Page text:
Supporting parents during the COVID-19 pandemic – Australian parent organisation shares best practice in reaching out digitally

Across the world parents of premature babies are deeply affected by the COVID-19 pandemic. The hospitals’ safety measures taken to protect against COVID-19 often separate parents form their newborns, even when the whole family is healthy. Worldwide parent organisations do their best in order to support those families in need. We talked to Kylie Pussell, CEO and Co-Founder of the Miracle Babies Foundation, about how the current situation changed the way the foundation is reaching out to parents.

© Kylie Pussel

Mrs Pussell, exchanging knowledge and sharing experience are always important but even more so in times of COVID-19. What do you offer to support your parent network in terms of exchange and support in your country?

In Australia, on 20 March 2020 Miracle Babies Foundation made the difficult decision to suspend our face to face services due to COVID-19. The services impacted were our NurtureTime, in hospital parent support in the Neonatal Intensive Care Unit (NICU) and Special Care Nursery (SCN) and NurtureGroup, our support services for families in the community after baby has been discharged. We have continued to support these families through their relevant Facebook NurtureGroup private groups and doing check in calls to our families to see how they are coping and providing connection and support through our NurtureLine, 24 hour family support helpline. We also adapted our NurtureTime sessions into NurtureTime Online – we hold 2 sessions per day (Monday-Friday) of 1 hour duration each where families from across Australia can register to attend a session. NurtureTime Online is run through the ZOOM platform and our NurtureProgram Support Team Members facilitate the sessions. An evaluation form is sent to each participant also following attendance of a NurtureTime Online session to further improve the service.

What did it take to practically manage your service?

It took quick action to adapt to the online support, drafting procedures for our NurtureProgram Team to report back and training sheets to assist in delivering a ZOOM session. Setting up each session in ZOOM and having our communications team update our website and social media promotion. Posters and flyers have also been emailed to hospitals to promote to families. Our NurtureProgram team have been open to innovation and new delivery methods so it has been a positive process.

What should be taken into account by establishing a service as you did?

Training and procedures around who will run the sessions, reporting etc. should be considered. The number of people per session (we limit to 6). Your overall objective of the service, how long you will deliver support this way, how will this impact other services and funding agreements for other deliveries. We decided to only provide support and connection through the services at this time, with the aim of it being a short term service delivery until we can go back to face to face services. We also run a trial of NurtureGroup Online for rural families so we did not want the service to be too similar as NurtureGroup Online is aimed to be more of a longer term service delivery with access to allied health and medical professionals.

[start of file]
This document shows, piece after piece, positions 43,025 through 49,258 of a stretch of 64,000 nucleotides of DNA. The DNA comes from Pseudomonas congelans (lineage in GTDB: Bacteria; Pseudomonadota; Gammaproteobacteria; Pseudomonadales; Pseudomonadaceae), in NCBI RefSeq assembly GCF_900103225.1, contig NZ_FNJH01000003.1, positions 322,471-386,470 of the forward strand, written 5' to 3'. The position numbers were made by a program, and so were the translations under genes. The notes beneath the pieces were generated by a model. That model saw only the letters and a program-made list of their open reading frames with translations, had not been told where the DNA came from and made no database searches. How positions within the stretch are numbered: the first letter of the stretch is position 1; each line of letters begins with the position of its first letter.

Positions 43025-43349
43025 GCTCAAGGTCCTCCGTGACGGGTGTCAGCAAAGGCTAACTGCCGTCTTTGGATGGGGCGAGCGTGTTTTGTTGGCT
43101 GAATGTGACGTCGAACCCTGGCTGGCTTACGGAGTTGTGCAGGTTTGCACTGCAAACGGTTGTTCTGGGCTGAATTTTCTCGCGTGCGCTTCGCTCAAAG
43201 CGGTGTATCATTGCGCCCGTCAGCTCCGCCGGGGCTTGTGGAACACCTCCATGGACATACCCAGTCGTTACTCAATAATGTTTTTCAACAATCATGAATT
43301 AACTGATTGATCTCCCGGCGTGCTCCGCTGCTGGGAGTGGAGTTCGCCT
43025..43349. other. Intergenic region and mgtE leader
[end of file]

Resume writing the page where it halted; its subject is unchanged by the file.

What would you recommend other parent organisations in times of COVID-19?

Keep your information relevant and current to your country or region. Utilise your government information so the same message is clear and concise. Families of premature and ill babies are already at an increased risk of mental health issues, the pandemic has increased this risk and number of parents affected. We see this impact now and feel will continue for many years, especially those that have decreased parent rights to be in the NICU/SCN. Be sensitive that everyone absorbs information and support at different speeds and via different platforms. Keep open and ready to adapt to health changes as they occur in the best interest of your families.

Can you share a positive story around the COVID-19 situation? Is there more communication, more close contact?

 More of a positive hope than a story, that the pandemic will allow more people to fully appreciate the benefit and need for human connection and human touch. A hug to an upset friend or family member can mean so much more than words on the phone or social media. The digital world has a place in society, but hopefully more of us find a happy medium that time and attention on our loved ones is so important and being ‘present in the moment’ is a powerful moment in time.

Mrs Pussell, thank you very much for your insights.

For further information about COVID-19 concerning maternal and newborn health you might also want to read the following articles: